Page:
They can do this partly because they work 8 hour days and have simple and easy commutes.  They don’t arrive home dog tired after fighting traffic.  They run up the stairs to their apartment, put on some fresh makeup or a quick brush to the hair and off they go for their evening of cafe life.

When I asked Cowboy Clay what he thought, he said “That city is real nice.”  You betcha.

4 Spurs

Et Tu, Zuckerberg?

I’m in the movie business and I don’t go to the movies much anymore.  It’s only partially because I live 70 frickin’ miles from a multiplex, but more because the movies have been really sucky of late.  Sometimes a “Michael Clayton” studio movie comes along.  You know, a movie with dialogue and some sort of social conscience like “Network”.  Yes, we fortunately have the Cohen brothers for creepy yet thrilling character portrayals and Pixar for joy.  But mostly we get a lot of hurling; large pieces of car flying at us or guys throwing up a lot.

So I’m happy to report that even though this is a movie about a bunch of narcissistic guys who invent a way to avoid social contact, “Social Network” about the origins of Facebook  had me laughing one minute and on the edge of my seat in another.  Yes, it was worth the 2 hours of driving, (although driving on Interstate 90 in Montana is sheer bliss with little traffic and kick ass scenery.  You know the whole eagles soaring deal above the Yellowstone River and against the backdrop of the buttes.) I could kick myself for not asking the young Montanans there what they thought of the excess of Harvard life.  I mean those Harvard dorms rooms are mighty swanky.  Their refrigerators are filled with Heineken.  Loads of it.   And the women’s underwear in the first party scene?   Oh boy, did I feel like I needed to go shopping.

The movie was a kind of me generation “Othello”  with the Othello character (nice Brazilian roommate Eduardo Severin played by Andrew Garfield)  becoming the supporting player and Iago (Mark Zuckerberg) becoming the dark maladjusted leading man.  The movie starts out with the Desdemona character Erica (played by Rooney Mara) being condescended to in a Boston bar by  Zuckerberg (played to dark perfection by Jesse Eisenberg) and finally dumping his sorry ass, thus ending that Othello comparison.  (The movie theater I was in had a sound problem and the first couple minutes we couldn’t hear the dialogue which made us a bit rebellious. So they started the whole movie over and I’m glad they did because the movie starts off with such a bang that to have missed it would have been a sin.)

Every performance is dead on.  Eisenberg provides the strange hypnotic but sad center.  While Garfield provides its only beating heart.  The Winklevoss twins played by Armie Hammer with body double Josh Pence are the epitome of privilege who are impossibly handsome, smart and , oh yes, are on the Olympic crew team.  You start off hating them, but end up loving every minute they are on the screen. And just when you thought you were having all the fun you could stand, in walks Lucifer minion Sean Parker, played with astonishing dash and complexity by Justin Timberlake.  A seducer of the first order, he lures Zuckerberg away from this best friend Eduardo into the Silicon Valley version of decadent paradise.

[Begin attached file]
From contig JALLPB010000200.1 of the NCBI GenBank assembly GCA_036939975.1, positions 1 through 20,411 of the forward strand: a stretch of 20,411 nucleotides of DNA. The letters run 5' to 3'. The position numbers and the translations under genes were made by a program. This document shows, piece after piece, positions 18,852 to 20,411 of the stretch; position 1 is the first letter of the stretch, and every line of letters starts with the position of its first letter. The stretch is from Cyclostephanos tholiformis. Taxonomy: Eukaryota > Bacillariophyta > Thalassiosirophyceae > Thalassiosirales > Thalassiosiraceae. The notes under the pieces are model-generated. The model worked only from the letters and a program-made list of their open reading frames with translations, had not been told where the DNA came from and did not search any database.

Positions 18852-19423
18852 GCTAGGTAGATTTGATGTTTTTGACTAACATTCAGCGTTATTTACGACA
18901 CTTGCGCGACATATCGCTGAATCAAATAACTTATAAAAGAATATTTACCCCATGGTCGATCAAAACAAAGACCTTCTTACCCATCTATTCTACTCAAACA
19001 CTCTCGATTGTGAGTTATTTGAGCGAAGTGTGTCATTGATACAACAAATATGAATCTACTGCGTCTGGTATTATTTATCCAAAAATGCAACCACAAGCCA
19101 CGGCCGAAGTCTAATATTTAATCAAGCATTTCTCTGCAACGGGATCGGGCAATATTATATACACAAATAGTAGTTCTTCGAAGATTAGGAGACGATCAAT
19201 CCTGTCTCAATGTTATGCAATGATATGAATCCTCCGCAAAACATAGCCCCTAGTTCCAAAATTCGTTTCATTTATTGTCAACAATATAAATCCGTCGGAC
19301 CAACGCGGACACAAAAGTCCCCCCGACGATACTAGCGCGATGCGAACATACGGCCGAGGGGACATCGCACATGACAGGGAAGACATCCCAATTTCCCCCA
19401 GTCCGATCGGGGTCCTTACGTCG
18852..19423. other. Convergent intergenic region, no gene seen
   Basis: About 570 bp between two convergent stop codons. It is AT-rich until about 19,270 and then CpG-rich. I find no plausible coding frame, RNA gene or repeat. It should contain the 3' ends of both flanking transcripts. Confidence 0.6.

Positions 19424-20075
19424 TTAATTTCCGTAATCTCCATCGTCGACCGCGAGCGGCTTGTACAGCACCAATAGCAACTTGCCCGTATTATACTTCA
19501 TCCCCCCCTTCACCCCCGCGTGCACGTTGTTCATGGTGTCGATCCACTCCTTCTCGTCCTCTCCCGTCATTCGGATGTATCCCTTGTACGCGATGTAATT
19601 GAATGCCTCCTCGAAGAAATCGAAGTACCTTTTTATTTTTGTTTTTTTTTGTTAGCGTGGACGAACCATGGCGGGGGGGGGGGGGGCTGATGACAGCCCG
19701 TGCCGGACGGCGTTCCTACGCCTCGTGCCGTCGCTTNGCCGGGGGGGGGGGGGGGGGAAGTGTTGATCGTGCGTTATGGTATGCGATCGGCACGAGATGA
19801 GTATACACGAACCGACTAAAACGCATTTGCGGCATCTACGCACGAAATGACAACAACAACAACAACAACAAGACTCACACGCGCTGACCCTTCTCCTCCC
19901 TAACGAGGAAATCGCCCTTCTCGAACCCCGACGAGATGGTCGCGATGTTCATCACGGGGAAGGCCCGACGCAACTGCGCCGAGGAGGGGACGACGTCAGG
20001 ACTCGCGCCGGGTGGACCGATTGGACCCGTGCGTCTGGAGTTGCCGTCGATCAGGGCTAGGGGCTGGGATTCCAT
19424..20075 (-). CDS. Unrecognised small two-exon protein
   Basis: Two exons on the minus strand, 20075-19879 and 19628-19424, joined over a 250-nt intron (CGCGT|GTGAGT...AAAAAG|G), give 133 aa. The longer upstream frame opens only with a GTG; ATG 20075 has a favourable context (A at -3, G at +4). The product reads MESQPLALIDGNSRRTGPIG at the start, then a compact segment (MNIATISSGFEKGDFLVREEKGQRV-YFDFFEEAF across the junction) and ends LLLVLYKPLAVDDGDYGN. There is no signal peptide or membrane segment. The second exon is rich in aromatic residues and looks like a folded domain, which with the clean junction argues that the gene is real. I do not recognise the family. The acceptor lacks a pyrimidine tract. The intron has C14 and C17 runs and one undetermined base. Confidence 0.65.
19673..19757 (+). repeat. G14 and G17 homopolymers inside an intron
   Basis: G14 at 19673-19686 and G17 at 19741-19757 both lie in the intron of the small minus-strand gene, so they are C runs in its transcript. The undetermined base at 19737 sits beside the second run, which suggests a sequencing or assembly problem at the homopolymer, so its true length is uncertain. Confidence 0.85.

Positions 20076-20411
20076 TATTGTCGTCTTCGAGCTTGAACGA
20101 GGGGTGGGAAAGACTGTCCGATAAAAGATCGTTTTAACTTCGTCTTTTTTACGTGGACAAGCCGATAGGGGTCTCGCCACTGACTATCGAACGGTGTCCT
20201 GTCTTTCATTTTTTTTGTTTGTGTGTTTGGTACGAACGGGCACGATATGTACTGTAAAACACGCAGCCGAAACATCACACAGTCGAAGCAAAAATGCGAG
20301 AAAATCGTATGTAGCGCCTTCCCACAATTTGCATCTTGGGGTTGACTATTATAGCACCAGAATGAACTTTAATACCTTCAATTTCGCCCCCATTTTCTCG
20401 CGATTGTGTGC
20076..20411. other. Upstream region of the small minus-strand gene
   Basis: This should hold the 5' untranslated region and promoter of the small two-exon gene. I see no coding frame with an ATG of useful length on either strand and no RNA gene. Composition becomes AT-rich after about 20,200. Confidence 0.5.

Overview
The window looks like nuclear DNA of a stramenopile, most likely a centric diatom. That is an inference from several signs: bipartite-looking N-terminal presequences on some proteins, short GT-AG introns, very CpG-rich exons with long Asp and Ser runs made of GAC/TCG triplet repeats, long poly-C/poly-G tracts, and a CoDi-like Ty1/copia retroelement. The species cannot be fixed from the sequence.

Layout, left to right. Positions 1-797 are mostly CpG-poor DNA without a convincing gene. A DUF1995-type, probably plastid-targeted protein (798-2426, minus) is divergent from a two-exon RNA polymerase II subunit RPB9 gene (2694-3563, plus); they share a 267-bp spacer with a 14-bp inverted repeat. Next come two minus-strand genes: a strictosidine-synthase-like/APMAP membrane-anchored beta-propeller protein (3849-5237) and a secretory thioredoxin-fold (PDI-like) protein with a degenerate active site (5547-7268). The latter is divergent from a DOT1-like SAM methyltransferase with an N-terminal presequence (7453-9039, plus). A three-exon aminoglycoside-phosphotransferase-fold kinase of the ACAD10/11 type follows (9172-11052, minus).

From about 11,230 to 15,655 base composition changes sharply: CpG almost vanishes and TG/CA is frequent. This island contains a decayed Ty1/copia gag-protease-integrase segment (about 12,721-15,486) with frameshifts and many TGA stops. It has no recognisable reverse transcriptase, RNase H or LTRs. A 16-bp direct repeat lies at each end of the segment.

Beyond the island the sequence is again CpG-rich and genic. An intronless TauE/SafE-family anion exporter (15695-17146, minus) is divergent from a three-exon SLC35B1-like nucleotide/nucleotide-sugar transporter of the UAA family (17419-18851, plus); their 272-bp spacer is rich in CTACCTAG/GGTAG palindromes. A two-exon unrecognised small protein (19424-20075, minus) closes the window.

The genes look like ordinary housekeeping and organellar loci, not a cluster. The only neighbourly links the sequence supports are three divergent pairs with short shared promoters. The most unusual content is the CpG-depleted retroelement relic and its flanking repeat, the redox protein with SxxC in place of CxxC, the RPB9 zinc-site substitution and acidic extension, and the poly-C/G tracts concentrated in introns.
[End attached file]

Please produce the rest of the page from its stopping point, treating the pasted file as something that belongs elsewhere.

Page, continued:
The direction of David Fincher couldn’t be better making even the scenes in the law office fraught with danger.  The Aaron Sorkin script is fast, almost dizzying, but still luscious and spare at the same time.  The first scenes are actually flashbacks.  We then are shown the present which is a law office where the depositions are being taken of the people suing Zuckerberg over whose idea Facebook was.  Who would have thought you could get that much drama in deposing people?  And who is telling the truth? I’m probably not the first person to remark that Sorkin used the “Rashomon” structure to brilliant effect.  Who is telling the whole truth?

The women’s roles are not so much.  This is a movie about young masters of the universe in the making and their whirling neon drug and alcohol filled world of whoopee. If we let them, they will continue to infect our innate sense of community with a crapolistic sociopathy that will be the end of us.    But somehow, thank goodness I saw another possibility.   I ended up hoping that  Erica was happily talking philosophy with her good friends at a Boston University hangout. She was not  sitting with a bunch of assholes basking in their perceived glory or alone collecting friends on her Facebook page. Who will be the winners in this battle for a real social network?  Tune in.